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    Good answer, but I should point out that W3Schools is most certainly NOT the same as W3C. Please read w3fools.com for details. – JonW May 2 '12 at 20:31
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    Whoops, totally missed that this time around. I did know that in the back of my head somewhere. Updated the post. – GotDibbs May 2 '12 at 20:32
  • Thanks for your answer. These links will be helpful if I need to continue justifying my use of labels. – Jacob May 2 '12 at 20:51
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    This can be helpful on a touchscreen, too, where an input field may be hard to focus on without zooming. – TomG May 3 '12 at 12:34
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    I created an account to upvote this answer and question. I hate interacting with forms which have foregone this simple practice. – Scott May 3 '12 at 12:51

Those 'others' are incorrect. This is the intention of the HTML label tag and the proper implementation. Aside from the accessibility necessity, it's also a huge UX benefit especially with things such as checkboxes, where it's usually easier to hit the label than the tiny checkbox.

If these 'others' hate it, tell them to stop clicking on the labels. ;)


The behavior is not common in user interfaces, and it probably just reflects how label works for checkboxes and radio buttons (clicking on the label toggles the state, and this corresponds to common UX design and is very useful). For textboxes, the feature is neither particularly useful nor harmful. Any attempt to prevent it with JavaScript probably causes problems instead of solving any, and not using label is bad for accessibility (since assistive software makes other use for label markup).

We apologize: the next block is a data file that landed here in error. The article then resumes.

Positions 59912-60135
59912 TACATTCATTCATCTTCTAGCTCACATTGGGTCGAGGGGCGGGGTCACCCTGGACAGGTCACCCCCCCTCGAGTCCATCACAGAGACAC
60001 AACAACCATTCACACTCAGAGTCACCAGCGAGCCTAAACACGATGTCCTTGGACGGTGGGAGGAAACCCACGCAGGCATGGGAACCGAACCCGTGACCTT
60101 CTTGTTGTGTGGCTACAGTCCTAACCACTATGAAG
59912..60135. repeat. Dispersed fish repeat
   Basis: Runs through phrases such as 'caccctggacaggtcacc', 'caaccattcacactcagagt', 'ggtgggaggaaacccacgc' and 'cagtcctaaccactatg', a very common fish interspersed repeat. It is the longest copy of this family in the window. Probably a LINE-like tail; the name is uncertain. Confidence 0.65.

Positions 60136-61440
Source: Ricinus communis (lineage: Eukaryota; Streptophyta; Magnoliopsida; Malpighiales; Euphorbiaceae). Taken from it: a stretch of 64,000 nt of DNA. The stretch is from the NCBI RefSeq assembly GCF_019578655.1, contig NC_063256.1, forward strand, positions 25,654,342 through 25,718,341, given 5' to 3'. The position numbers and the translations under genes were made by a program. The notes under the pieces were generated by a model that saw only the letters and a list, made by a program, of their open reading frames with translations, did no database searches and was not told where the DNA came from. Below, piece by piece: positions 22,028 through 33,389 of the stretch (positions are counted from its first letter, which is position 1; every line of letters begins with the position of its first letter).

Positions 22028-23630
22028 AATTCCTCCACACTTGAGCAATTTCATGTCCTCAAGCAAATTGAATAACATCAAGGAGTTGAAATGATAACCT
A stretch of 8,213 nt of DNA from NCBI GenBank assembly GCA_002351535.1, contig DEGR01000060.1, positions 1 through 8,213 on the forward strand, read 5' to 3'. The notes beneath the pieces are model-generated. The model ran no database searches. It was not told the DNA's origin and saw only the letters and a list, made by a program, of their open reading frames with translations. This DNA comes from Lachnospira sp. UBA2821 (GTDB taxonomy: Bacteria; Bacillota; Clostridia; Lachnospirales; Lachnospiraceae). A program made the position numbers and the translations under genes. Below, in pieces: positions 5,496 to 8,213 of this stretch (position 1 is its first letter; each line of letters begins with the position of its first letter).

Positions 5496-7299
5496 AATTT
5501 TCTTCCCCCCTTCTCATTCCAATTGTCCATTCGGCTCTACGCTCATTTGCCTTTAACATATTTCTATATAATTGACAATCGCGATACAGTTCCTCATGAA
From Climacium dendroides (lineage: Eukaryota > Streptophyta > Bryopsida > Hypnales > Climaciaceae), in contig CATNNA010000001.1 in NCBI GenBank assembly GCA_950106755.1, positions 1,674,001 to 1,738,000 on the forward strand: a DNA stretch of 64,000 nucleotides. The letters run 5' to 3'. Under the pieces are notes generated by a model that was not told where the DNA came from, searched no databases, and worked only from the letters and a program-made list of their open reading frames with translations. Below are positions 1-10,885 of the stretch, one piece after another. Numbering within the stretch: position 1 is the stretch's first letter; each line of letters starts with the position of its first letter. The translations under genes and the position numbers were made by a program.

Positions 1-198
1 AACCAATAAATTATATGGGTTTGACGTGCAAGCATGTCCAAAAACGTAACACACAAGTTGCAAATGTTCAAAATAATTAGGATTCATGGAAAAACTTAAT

This is quite debatable.

For a touch device, expanding the clickable area, especially in the case of text input may actually be counter-productive if the user's intention is to scroll down the form instead of filling the input.

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    @RossMcKinley, I disagree. A phone display is usually too small. It is perfectly reasonable for a bit of scrolling. – Question Overflow Dec 11 '13 at 12:04
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    @RossMcKinley Anything but the most trivial of forms is likely to scroll on a mobile device. It doesn't mean the form is too big. – Matt Obee Dec 11 '13 at 12:04
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    @RossMcKinley they may need to scroll to edit a field they've already entered. They may need to scroll to see what they entered in a previous field. They may need to scroll because they are applying for a passport which requires 2,000 field inputs... – JonW Dec 11 '13 at 12:13
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    @JonW If any of those scenarios are the case, the form is badly designed. Sure, in some cases it's unavoidable. In any case, the OS should determine between taps and drags. – wrossmck Dec 11 '13 at 12:17
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    @RossMcKinley: Well if you're able to design a passport application form that fits on an iphone screen in a usable, easy way (including displaying any feedback / error text) - so basically in about 4 text fields - I'd be pretty impressed. – JonW Dec 11 '13 at 12:21